The world finally got some happy news this week when one of the most oppressive regimes in the world decided to relent and issued a shockingly unexpected decree.
Starting next year, women in Saudi Arabia will be legally allowed to drive. This ruling is a significant expansion of female rights in the Wahhabist kingdom and is something for which activists in the Middle East and North America have been advocating.
From Washington, President Donald Trump welcomed the news. White House Press Secretary Sarah Huckabee Sanders said: “This is a positive step toward promoting the rights and opportunities of women in Saudi Arabia.”
State Department spokesperson Heather Nauert seconded the administration’s opinion by saying: “We’re happy. We’re certainly happy to hear that. If Saudi women are now able to drive, certainly here in the United States we would certainly welcome that. It’s a great step in the right direction for that country.”
Back in Saudi Arabia, the kingdom’s royal family addressed the press regarding this ruling.
“This is the right time to do the right thing,” said Prince Khalid bin Salman, the country’s ambassador to Washington.
Previously, women in Saudi Arabia could not obtain a driver’s license without the consent of their husbands or male relatives.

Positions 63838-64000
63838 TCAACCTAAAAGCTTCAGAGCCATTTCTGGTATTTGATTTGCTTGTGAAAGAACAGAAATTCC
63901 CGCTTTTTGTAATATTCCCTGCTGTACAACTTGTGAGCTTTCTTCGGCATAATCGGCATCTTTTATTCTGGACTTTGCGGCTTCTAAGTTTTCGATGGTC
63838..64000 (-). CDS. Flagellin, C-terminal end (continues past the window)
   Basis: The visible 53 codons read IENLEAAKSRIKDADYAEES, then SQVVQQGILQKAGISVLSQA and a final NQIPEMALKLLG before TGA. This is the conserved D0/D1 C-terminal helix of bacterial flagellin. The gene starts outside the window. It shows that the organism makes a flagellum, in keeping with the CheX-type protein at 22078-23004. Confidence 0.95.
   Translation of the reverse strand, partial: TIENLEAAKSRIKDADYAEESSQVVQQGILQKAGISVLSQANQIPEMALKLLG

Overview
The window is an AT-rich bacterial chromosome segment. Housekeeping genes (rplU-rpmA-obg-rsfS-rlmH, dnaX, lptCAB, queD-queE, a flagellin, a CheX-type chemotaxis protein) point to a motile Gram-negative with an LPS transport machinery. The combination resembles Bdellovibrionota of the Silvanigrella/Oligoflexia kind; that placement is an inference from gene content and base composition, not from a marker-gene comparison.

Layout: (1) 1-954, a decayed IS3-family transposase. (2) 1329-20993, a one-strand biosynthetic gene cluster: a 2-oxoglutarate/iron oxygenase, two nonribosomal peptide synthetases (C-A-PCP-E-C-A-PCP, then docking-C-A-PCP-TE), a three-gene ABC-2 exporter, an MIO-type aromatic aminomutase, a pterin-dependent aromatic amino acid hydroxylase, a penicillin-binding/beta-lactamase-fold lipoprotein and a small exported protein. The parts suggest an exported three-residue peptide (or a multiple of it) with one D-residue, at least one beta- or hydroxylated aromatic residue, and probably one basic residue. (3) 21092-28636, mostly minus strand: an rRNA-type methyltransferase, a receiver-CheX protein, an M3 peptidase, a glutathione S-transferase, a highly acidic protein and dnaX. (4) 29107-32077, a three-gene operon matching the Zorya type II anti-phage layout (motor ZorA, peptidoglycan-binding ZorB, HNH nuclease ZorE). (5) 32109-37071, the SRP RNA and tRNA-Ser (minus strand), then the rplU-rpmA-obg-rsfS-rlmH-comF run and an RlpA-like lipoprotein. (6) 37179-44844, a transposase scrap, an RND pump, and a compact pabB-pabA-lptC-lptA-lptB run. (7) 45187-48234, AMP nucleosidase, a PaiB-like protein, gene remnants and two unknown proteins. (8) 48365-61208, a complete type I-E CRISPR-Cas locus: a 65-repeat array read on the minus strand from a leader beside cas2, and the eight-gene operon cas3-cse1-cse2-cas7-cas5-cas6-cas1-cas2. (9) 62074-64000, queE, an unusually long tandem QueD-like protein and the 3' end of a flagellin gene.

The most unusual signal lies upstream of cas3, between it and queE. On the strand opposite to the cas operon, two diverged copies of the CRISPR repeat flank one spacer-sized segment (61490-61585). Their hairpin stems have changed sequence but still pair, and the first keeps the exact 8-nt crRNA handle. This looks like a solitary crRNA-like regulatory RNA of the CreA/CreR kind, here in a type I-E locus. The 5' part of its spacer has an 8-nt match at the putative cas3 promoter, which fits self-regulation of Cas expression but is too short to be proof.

Saudi women have long endured hardships just in order to have the ability to drive a car. In 1990, 50 women were arrested and had their passports confiscated after being caught driving. Over a decade later, in 2011, one woman was sentenced to 10 lashes for driving.
This ruling has many Saudi analysts wondering if power in the country has shifted in favor of the Saudi ruling family. After all, the driving ban had long been supported by the Wahhabi clerics who control much of civilian life inside of the nation. Their muted response so far may be an indication of their weakening power.
Ivanka Trump, who is often regarded as the White House’s resident feminist, took to Twitter in order to congratulate Saudi Arabia on its new ruling. “Today was a historic day for women in Saudi Arabia as a decree was announced to lift the ban on women drivers.”
Although a step in the right direction, Saudi Arabia is still one of the more oppressive states in the world.
Even some feminists inside of the kingdom have reacted to the news with a surprisingly high level of cynicism. One wrote on Twitter that “By allowing women to drive, Saudi regime wants to divert attention from detaining more than 40 pple since 9 Sept.”
Another writer criticized the Saudi state for not doing more to dismantle its kafala system, which enslaves non-Saudi women as domestic servants who are only allowed to remain in the country at the largesse of their employers.
Women will soon be allowed to drive in Saudi Arabia. Will this lead to greater equality for women in this country?
The kafala system is also used to hire labor slaves from India, Pakistan, and sub-Saharan Africa. These workers suffer notorious abuse at the hands of their Saudi employers.
Yes, Saudi Arabia should be congratulated for giving women the right to drive. However, Saudi Arabia is not a nation that the US should either trust or support until massive reforms are undertaken.